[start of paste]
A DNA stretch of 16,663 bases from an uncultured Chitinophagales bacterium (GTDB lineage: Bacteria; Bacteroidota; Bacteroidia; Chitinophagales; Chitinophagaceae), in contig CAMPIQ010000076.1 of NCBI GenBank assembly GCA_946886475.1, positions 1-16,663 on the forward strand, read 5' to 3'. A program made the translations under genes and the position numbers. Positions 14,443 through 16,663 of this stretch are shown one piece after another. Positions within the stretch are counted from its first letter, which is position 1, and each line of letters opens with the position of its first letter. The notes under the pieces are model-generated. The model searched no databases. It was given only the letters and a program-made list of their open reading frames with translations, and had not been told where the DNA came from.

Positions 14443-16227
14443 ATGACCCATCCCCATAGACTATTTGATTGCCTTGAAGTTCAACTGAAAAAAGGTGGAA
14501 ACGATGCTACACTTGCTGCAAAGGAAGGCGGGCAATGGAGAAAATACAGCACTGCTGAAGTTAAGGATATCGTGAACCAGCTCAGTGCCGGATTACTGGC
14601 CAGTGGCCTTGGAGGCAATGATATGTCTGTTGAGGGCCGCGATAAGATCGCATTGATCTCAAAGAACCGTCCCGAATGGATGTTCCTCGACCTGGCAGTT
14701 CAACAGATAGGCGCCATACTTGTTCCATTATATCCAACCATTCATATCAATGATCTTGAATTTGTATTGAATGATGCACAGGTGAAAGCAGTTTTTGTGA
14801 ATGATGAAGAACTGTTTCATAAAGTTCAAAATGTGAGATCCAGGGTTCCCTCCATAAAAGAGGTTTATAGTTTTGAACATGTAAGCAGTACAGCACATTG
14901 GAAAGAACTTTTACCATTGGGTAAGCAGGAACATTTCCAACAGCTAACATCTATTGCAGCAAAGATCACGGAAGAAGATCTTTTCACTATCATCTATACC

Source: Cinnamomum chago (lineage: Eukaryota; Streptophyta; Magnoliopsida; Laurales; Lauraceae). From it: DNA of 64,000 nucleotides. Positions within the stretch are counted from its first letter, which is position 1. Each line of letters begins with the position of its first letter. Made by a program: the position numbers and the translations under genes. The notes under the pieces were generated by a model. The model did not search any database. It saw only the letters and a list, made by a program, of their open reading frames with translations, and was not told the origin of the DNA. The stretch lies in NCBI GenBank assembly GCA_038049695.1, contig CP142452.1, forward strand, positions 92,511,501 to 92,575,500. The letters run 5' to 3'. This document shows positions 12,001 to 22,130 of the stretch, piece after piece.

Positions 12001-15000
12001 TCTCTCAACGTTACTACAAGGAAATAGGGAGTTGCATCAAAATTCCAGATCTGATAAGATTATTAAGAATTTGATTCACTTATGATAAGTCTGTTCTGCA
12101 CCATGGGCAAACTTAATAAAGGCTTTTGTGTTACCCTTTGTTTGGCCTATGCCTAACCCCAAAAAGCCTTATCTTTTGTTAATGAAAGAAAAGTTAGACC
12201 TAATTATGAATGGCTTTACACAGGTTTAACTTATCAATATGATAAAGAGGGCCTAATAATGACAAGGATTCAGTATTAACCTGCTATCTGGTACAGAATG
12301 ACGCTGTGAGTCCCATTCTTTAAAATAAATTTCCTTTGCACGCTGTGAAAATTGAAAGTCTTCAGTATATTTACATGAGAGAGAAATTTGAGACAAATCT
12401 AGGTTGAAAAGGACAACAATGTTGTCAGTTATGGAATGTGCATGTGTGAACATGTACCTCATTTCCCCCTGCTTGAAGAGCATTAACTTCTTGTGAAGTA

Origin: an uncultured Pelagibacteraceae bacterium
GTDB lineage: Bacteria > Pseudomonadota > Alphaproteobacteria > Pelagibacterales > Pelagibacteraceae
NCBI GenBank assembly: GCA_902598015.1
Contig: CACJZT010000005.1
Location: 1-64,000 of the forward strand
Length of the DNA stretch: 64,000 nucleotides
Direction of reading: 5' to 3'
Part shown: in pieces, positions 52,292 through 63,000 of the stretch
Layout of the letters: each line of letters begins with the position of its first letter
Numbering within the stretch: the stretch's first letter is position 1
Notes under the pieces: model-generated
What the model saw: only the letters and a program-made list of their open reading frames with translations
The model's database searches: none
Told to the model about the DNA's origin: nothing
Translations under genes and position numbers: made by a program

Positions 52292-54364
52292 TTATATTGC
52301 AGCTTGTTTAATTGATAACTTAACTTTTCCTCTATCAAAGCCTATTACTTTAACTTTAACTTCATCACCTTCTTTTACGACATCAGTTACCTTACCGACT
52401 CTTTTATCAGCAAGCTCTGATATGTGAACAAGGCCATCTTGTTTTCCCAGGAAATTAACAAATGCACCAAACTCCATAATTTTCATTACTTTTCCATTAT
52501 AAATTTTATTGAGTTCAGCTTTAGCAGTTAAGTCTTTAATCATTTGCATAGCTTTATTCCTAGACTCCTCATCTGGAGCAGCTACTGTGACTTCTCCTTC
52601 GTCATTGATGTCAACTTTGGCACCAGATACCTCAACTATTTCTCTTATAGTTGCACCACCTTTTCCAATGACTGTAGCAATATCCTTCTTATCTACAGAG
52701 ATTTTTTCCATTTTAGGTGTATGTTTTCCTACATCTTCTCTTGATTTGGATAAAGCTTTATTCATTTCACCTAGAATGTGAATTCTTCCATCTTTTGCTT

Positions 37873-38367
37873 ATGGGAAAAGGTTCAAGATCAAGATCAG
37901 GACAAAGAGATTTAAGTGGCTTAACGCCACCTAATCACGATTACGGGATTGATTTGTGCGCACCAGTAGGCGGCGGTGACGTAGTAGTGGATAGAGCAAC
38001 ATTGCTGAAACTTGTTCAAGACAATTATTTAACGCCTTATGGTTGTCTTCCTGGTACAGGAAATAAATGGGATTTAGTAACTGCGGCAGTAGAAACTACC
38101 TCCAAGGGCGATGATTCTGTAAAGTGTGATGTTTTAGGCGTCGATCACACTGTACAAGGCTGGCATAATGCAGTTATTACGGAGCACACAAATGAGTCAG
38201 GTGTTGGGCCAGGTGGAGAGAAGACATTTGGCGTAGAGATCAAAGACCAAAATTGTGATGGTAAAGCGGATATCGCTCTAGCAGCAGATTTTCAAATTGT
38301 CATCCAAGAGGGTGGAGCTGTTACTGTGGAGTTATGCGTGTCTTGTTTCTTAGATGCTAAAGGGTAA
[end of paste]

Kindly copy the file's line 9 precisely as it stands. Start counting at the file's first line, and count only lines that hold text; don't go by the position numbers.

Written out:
Source: Cinnamomum chago (lineage: Eukaryota; Streptophyta; Magnoliopsida; Laurales; Lauraceae). From it: DNA of 64,000 nucleotides. Positions within the stretch are counted from its first letter, which is position 1. Each line of letters begins with the position of its first letter. Made by a program: the position numbers and the translations under genes. The notes under the pieces were generated by a model. The model did not search any database. It saw only the letters and a list, made by a program, of their open reading frames with translations, and was not told the origin of the DNA. The stretch lies in NCBI GenBank assembly GCA_038049695.1, contig CP142452.1, forward strand, positions 92,511,501 to 92,575,500. The letters run 5' to 3'. This document shows positions 12,001 to 22,130 of the stretch, piece after piece.